10 June 2009

Credit Fraud: Carbon Edition

I have cautioned against over-enthusiasm for carbon credits and carbon offsets. Although I support their use to protect forests under REDD (Reduction of Emissions from Deforestation and Degradation; see this and this), I worry about accounting.

The Economist reports carbon fraud in Papua New Gunea. (Ironically, PNG is the home of the leading REDD activist, Kevin Conrad.) It seems that the PNG government was selling "synthetic" offset credits without any permission, certification, accounting or oversight -- since 2005!
The broader issue with any kind of carbon credit, however, is ensuring that governments of poor countries behave impeccably. Indeed, if problems like this can happen in Mr Conrad’s own back yard, it suggests that the challenges ahead for REDD are tough ones.

Avoided deforestation is a big deal for climate-change policy. It is also a prize worth fighting for, even if it is hard to achieve. Poor governance, on top of poorly defined and defended forest property rights, mean that without proper care REDD could become a recipe for disaster rather than part of a solution the world needs.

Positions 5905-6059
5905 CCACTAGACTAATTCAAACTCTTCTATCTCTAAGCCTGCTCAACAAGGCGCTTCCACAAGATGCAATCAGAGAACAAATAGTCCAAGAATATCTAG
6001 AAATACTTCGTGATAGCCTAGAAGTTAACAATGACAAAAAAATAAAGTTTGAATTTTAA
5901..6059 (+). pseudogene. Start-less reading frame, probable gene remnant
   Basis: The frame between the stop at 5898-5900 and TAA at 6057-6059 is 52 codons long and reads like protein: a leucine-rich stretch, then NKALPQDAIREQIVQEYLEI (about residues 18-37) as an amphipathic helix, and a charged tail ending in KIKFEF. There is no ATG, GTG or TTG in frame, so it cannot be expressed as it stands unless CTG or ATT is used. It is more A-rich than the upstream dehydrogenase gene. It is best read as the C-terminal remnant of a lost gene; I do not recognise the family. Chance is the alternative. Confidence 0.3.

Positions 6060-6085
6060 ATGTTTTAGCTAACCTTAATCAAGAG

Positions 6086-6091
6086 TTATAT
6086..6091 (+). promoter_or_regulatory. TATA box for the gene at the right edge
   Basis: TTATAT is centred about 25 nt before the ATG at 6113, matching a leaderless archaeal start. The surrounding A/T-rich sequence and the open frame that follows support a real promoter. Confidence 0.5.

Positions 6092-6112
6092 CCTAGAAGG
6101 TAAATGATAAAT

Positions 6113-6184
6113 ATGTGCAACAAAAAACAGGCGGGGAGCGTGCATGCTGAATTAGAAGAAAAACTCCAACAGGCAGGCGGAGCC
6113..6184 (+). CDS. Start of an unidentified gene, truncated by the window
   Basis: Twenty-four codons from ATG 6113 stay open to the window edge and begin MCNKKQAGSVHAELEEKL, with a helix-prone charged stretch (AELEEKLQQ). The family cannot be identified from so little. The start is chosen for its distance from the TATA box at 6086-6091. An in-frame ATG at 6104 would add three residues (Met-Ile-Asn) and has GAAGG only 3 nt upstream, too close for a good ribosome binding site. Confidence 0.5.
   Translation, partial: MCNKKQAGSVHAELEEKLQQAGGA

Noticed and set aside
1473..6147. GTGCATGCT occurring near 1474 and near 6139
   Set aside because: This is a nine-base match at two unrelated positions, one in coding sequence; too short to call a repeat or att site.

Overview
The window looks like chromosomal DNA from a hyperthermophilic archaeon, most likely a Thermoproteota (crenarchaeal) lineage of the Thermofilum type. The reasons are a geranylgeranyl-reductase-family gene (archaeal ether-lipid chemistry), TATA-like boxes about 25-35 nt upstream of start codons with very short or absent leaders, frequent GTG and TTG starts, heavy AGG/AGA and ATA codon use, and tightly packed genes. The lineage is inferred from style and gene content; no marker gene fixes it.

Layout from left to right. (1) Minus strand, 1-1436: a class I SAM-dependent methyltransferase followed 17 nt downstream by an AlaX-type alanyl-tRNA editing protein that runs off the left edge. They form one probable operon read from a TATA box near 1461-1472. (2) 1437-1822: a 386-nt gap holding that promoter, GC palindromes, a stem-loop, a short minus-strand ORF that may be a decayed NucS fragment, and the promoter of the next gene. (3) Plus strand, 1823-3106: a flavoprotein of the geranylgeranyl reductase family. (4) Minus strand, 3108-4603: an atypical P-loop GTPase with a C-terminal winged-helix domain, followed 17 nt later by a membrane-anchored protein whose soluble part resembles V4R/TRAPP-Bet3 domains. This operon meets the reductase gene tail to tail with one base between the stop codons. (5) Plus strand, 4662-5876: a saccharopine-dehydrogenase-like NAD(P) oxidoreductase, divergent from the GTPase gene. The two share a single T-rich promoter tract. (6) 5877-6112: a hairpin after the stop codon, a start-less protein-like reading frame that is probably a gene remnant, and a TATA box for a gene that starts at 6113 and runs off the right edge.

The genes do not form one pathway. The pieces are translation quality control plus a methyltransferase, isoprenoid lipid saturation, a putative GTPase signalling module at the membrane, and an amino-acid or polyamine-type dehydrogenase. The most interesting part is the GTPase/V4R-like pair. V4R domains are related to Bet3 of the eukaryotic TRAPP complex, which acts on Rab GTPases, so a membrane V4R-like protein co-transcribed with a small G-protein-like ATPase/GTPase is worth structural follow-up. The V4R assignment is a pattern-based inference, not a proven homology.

Ouch. (Also read this overview from them.)

Bottom Line: It's not easy to set up markets, but it's easy to understand that you can only sell stuff you own!

1 comment:

  1. Thought you would be interested in a comment from one of my former students who is making carbon offset deals worldwide.

    According to him there is only one rating (oversight?) agency for these and he is concerned because in his opinion their ratings are about as good as S&P and Moody’s were for the mortgage backed securities. He gives the whole structure not more than 7 years to collapse because carbon levels will be steadily increasing and folks will start nosing around to find out how fraudulent the offsets are.

    ReplyDelete

Spammers, don't bother. I delete spam.